Trepidatio Pub (February 2019)

194 pages; $12.36 paperback; $4.95 e-book
Reviewed by Sadie Hartmann

Where are my fellow John Bellairs fans? Raise your hands and be counted. I need to know who you are. It’s important to this review because I’m an avid horror fan who was first nourished on the horror milk of John Bellairs novels. Bellairs wrote dark, gothic mysteries for young readers and he never shied away from being “too scary” for kids. I relished my time in those pages.

Here I am now at forty-two years of age and Sarah Read, the talented author of The Bone Weaver’s Orchard, has just rekindled that fire by tapping some of my favorite things I loved as a young reader.Continue Reading

Review: A Penny For Your Thoughts by Robert Ford and Matt Hayward

Cover of A Penny for Your Thoughts by Robert Ford and Matt HaywardA Penny For Your Thoughts by Robert Ford and Matt Hayward
Poltergeist Press (June 1, 2019)
264 pages; $21.99 hardcover; $15.99 paperback; $5.39 e-book
Reviewed by Sadie Hartmann

As far as introductions go, I couldn’t ask for a better way to familiarize myself with the talented voices of Bob Ford and Matt Hayward. A Penny For Your Thoughts is the collaborative effort of both authors. I’m impressed with how harmoniously they blended their storytelling because this read like one, seamless narrative.Continue Reading

Review: Growing Things by Paul Tremblay

Growing Things by Paul Tremblay
William Morrow (July 2, 2019)

352 pages; $25.99 hardcover; $12.99 e-book
Reviewed by Sadie Hartmann

“I’m terrible at remembering plot and character specifics…if the story is successful, what I do remember and will never forget is what and how that story makes me feel.”—Paul Tremblay in the “Notes” of Growing Things.Continue Reading

Review: The Dark Game by Jonathan Janz

The Dark Game by Jonathan Janz
Flame Tree Press (April 2019)

352 pages; $16.48 hardcover; $10.37 paperback; $6.99 e-book
Reviewed by Sadie Hartmann

2019 is the year of Jonathan Janz. There. I said it. Flame Tree Press performed the remarkable act of acquiring his previously released titles and then doling them out to us on a pretty aggressive schedule, which is an impressive gesture all on its own…but wait! There’s more. Flame Tree is also releasing new titles from Janz.Continue Reading

Review: In the Valley of the Sun by Andy Davidson

In the Valley of the Sun by Andy Davidson
Skyhorse (March 2019)

384 pages; $13.80 paperback; $12.99 e-book
Reviewed by Sadie Hartmann

Stephen Graham Jones posted on social media a few times about a book called In the Valley of the Sun and I took note, but it wasn’t until he posted the book’s cover that I got excited. The cover boasts a human skull bleeding from the eye sockets. It’s wearing a cowboy hat and vampire incisors are clearly visible.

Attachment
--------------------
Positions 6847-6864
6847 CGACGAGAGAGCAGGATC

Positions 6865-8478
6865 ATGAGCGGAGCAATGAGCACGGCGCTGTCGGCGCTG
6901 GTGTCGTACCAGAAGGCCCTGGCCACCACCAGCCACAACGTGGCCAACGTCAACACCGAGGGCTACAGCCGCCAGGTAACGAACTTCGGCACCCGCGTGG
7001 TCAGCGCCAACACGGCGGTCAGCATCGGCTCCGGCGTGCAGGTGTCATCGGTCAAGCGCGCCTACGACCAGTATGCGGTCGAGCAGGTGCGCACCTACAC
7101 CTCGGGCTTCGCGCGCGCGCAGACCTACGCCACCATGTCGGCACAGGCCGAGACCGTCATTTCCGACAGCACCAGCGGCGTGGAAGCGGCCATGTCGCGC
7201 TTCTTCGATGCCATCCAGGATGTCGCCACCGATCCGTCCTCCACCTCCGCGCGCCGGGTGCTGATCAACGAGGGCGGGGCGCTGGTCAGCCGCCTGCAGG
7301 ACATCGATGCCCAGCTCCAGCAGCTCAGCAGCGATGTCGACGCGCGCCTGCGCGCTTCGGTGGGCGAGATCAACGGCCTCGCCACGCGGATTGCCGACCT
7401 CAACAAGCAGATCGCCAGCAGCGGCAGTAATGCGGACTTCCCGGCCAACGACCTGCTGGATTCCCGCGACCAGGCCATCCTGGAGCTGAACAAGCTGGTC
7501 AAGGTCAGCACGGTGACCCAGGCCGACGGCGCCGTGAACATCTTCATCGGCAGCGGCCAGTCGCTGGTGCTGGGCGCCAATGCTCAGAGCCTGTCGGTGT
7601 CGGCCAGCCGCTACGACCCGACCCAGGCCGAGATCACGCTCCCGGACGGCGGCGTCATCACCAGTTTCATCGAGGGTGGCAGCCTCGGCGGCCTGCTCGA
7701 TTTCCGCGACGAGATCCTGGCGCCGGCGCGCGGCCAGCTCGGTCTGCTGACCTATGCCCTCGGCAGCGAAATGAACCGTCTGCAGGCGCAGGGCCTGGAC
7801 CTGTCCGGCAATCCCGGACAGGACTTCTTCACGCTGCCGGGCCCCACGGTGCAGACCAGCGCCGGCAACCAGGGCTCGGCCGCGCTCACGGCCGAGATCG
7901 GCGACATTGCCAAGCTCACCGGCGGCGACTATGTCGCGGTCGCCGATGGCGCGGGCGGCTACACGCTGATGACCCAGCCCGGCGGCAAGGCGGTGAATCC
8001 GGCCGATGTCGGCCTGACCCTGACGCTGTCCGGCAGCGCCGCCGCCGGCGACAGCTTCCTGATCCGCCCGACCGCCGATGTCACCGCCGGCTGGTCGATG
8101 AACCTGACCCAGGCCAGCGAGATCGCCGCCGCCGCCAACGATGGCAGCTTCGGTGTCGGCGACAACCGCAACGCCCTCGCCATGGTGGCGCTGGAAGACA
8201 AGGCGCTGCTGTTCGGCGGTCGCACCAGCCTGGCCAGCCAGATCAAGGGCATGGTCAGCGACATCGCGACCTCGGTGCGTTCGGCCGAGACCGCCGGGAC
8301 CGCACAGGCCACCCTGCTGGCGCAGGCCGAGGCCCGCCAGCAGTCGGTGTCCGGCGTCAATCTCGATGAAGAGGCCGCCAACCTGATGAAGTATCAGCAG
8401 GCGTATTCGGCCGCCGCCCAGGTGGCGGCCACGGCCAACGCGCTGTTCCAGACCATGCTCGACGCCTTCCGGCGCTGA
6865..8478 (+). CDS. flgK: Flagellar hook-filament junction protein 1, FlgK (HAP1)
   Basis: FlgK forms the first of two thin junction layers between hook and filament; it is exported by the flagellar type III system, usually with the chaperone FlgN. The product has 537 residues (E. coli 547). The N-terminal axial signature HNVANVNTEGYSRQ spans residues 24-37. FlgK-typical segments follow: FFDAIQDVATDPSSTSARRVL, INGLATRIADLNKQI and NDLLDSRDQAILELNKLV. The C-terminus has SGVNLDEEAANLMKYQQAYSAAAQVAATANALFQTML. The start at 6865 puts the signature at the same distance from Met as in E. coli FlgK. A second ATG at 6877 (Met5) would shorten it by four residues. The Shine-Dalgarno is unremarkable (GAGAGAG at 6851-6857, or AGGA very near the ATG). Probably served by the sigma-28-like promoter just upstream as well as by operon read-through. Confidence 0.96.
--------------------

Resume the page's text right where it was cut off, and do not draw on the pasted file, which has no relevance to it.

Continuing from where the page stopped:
Interesting.Continue Reading

Review: Tribesmen by Adam Cesare

Tribesmen by Adam Cesare
Black T-Shirt Books (January 2019)

154 pages; $9.95 paperback; $32.99 e-book
Reviewed by Sadie Hartmann

You know, sometimes Mother Horror feels a little left out of the conversation. I don’t watch very many horror movies, so when some of my horror fiction friends start bringing movies into a bookish discussion, I’m often left standing alone in the corner with not much to say.Continue Reading

Women in Horror: An Interview with Ellen Datlow

If you’ve read an anthology of horror, science fiction or fantasy stories in the last couple of decades, chances are good it was edited by Ellen Datlow.  In addition to editing more than 100 anthologies over the course of her 35 year career, Datlow has served as the editor magazines such as OMNI and Event Horizon, and currently acquires fiction for Tor.com.

Datlow’s impeccably keen eye for talent has made her one of the most important figures working in modern horror fiction. We at Cemetery Dance are honored that she took time out of her busy schedule to answer some questions for us.

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Women in Horror: An Interview with Alma Katsu

In 2018 Alma Katsu took the world of horror fiction by storm with The Hunger, her re-imagining of the tragic story of the Donner Party. The Hunger was named to NPR’s list of 100 Best Horror Stories, and made the “Most Anticipated” lists of a number of media outlets, including The Guardian and io9.

Katsu is currently working on a new novel centered around another historic tragedy—the Titanic—as well as a spy novel and other projects. She was kind enough to take time out of her schedule to chat with Cemetery Dance. Continue Reading